The other way things would budge, which has now happened, was for Rainsy’s own party to resume activities and thereby cut Sokha off. Of course, the Candlelight Party is not officially linked to Rainsy, although most voters probably believe he would automatically return as its leader if it were possible. And, of course, this would bring extra pressure upon Sokha during his trial. The Candlelight Party won 22 percent of the popular vote and became Cambodia’s second-largest party at the local election held on June 5.

Put differently, there was no realistic way in which the “unity” between Rainsy and Sokha could be maintained unless they persevered with the hopeless, wait-and-see approach that depended on blind faith that one day Hun Sen would allow the CNRP to return to politics in its pre-dissolution form.

The split marks the an end of an era. But the CNRP was always an experiment – and a short one at that. Never in Cambodian history had the two largest opposition parties agreed to “merge.” Never had two opposition icons agreed to share power. And the CNRP wasn’t a love marriage between the two; it always was a marriage of necessity. Just look back at some of the leaked U.S. cables from the late 2000s to see how much animosity they and their respective camps had for each other. It took them between 2008 and 2012 to agree to form a joint party.  They couldn’t agree even to an alliance before the 2008 general election.

The CNRP’s achievements weren’t really the result of practical cooperation between the pair. The party, after all, was marred by divisions between their camps since its formation. There were only 27 months in which Rainsy and Sokha were actually together in Cambodia leading the CNRP. Rainsy wasn’t in-country for the 2017 local elections and only returned days before the 2013 general election. The last time both politicians met in person was in 2016 in Manila, I believe. What mattered most was the moral and charismatic leadership both brought to the party.

Is this now the end of the CNRP? Yes. Is this now the end of Rainsy and Sokha’s political fraternity? Not necessarily. The chance of a meaningful opposition party being allowed a foothold in Cambodian politics is slim. Hun Sen’s ruling party is now suing Son Chhay, the Candlelight Party’s vice president, for $1 million in compensation for comments he made questioning the fairness the election. Chhay has left the country for Australia. Next, the government could move to dissolve the party over its apparent links to Rainsy. What happens to Sokha is up in the air. Some pundits reckon he will get a royal pardon, although it’s fifty-fifty whether he will be allowed to return to politics, perhaps as head of a reconstructed Human Rights Party (HRP).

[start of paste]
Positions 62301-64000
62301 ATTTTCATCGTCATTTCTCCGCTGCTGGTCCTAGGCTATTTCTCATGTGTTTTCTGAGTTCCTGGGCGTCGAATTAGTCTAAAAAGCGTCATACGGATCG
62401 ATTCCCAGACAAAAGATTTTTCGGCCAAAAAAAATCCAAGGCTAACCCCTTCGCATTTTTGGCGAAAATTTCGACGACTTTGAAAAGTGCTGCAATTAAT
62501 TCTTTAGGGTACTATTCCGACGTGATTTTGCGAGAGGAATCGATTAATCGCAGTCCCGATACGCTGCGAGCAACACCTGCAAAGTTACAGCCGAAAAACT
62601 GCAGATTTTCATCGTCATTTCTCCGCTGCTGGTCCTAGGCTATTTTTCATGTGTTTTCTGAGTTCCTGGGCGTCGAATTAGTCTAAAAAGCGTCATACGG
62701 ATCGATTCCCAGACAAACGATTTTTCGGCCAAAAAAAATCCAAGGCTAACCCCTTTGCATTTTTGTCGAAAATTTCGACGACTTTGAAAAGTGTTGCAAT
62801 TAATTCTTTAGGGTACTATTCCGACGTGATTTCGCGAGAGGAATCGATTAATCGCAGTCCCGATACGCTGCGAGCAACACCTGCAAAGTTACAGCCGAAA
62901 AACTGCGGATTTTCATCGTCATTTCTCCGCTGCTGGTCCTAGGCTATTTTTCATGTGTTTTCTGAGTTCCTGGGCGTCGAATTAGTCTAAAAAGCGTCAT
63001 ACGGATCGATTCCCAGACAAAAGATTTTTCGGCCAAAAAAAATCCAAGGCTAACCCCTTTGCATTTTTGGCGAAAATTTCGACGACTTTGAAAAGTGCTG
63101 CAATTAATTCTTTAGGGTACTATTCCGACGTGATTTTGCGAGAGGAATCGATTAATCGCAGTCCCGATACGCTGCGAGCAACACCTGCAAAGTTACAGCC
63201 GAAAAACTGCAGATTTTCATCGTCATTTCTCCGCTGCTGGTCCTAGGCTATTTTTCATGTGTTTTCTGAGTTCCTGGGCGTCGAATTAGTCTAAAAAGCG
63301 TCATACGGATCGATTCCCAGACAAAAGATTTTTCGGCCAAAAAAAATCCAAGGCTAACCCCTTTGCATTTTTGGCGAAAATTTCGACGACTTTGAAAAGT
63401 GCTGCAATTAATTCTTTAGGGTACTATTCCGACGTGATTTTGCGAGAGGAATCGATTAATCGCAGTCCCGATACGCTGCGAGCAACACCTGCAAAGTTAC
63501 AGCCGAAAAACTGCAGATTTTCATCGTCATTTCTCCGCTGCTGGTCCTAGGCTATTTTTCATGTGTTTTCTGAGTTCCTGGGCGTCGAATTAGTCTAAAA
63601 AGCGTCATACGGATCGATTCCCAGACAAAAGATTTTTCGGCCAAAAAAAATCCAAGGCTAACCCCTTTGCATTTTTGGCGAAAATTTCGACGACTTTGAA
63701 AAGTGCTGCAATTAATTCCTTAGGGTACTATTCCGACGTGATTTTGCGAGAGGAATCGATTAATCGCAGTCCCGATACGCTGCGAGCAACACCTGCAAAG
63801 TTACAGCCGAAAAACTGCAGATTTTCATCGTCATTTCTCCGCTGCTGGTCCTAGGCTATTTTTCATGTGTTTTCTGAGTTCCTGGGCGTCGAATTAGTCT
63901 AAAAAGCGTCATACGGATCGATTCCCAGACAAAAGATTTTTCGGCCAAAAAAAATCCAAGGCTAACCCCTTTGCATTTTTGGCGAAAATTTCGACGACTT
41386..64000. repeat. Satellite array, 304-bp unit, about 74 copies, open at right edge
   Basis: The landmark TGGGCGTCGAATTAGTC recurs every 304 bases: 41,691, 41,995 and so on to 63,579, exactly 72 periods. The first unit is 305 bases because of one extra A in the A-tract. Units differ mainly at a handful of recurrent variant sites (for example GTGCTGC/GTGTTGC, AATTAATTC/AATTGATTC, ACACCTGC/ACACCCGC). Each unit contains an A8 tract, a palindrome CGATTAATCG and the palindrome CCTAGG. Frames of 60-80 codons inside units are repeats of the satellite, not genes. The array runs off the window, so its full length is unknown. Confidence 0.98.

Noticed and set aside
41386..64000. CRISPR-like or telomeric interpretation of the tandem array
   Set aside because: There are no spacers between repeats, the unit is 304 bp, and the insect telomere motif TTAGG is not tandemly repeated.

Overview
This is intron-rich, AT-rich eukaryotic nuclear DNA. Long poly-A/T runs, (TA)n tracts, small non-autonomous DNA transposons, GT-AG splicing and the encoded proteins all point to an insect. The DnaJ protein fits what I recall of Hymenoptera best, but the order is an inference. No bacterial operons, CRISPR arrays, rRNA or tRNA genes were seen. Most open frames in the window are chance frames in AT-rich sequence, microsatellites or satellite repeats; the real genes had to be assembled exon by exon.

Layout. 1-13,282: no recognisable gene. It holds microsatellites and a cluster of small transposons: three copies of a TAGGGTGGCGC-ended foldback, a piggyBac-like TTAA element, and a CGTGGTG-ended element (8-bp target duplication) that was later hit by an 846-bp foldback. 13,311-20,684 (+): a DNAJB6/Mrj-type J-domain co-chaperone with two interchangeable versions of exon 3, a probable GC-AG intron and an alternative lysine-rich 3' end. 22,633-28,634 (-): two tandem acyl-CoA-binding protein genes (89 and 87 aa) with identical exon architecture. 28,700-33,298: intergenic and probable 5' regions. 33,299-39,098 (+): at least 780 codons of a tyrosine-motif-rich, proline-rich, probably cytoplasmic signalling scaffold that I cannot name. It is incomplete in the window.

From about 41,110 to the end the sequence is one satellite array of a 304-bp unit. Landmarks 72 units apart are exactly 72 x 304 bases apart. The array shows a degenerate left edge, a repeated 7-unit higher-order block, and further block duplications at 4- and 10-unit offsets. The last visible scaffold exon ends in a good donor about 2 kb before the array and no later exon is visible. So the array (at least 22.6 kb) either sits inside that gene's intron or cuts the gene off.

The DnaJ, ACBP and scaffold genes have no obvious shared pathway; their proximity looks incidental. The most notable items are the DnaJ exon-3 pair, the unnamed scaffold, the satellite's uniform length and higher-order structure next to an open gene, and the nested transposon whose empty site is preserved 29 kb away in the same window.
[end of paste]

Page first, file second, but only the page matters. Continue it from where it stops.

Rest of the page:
Nonetheless, one scenario sees politics returning to the status quo ante before the CNRP was formed in 2012. Rainsy could continue as the spiritual leader of the Candlelight Party, and Sokha could permit the restarting of his HRP without taking any formal leadership position for himself. Nothing, except government repression, would stop them from agreeing to an informal alliance – a “National Rescue Alliance,” if you will. After all, alliances in Cambodian politics are common. It was the Alliance of Democrats between the Sam Rainsy Party and Funcinpec in the late 1990s. The SRP and HRP agreed to an alliance, the Democratic Movement for Change, in 2009. They could do the same in 2023 and 2028. Both parties could agree not to field candidates in seats where the other party is strongest. Their diasporic supporters could be instructed to evenly distribute donations. Both parties could campaign on similar platforms, making it known to voters that they would form a post-election coalition if they were successful. They don’t have to like each other; such an alliance would, again, be one of necessity, not affection.

Perhaps that scenario is an overly optimistic one. Hun Sen’s government barely waited for the ballot ink to dry before rampaging into the Candlelight Party. Sokha’s trial could take many more months. Hun Sen will know that Rainsy and Sokha don’t need formal links or to publicly profess their comradeship for Cambodian voters to think a Rainsy-Sokha alliance is still on. Or, perhaps, the future lies with one of the opposition leaders fading away while the other remains relevant. The next few months will tell who will do the fading. Or, this political divorce could be the beginning of the end for both.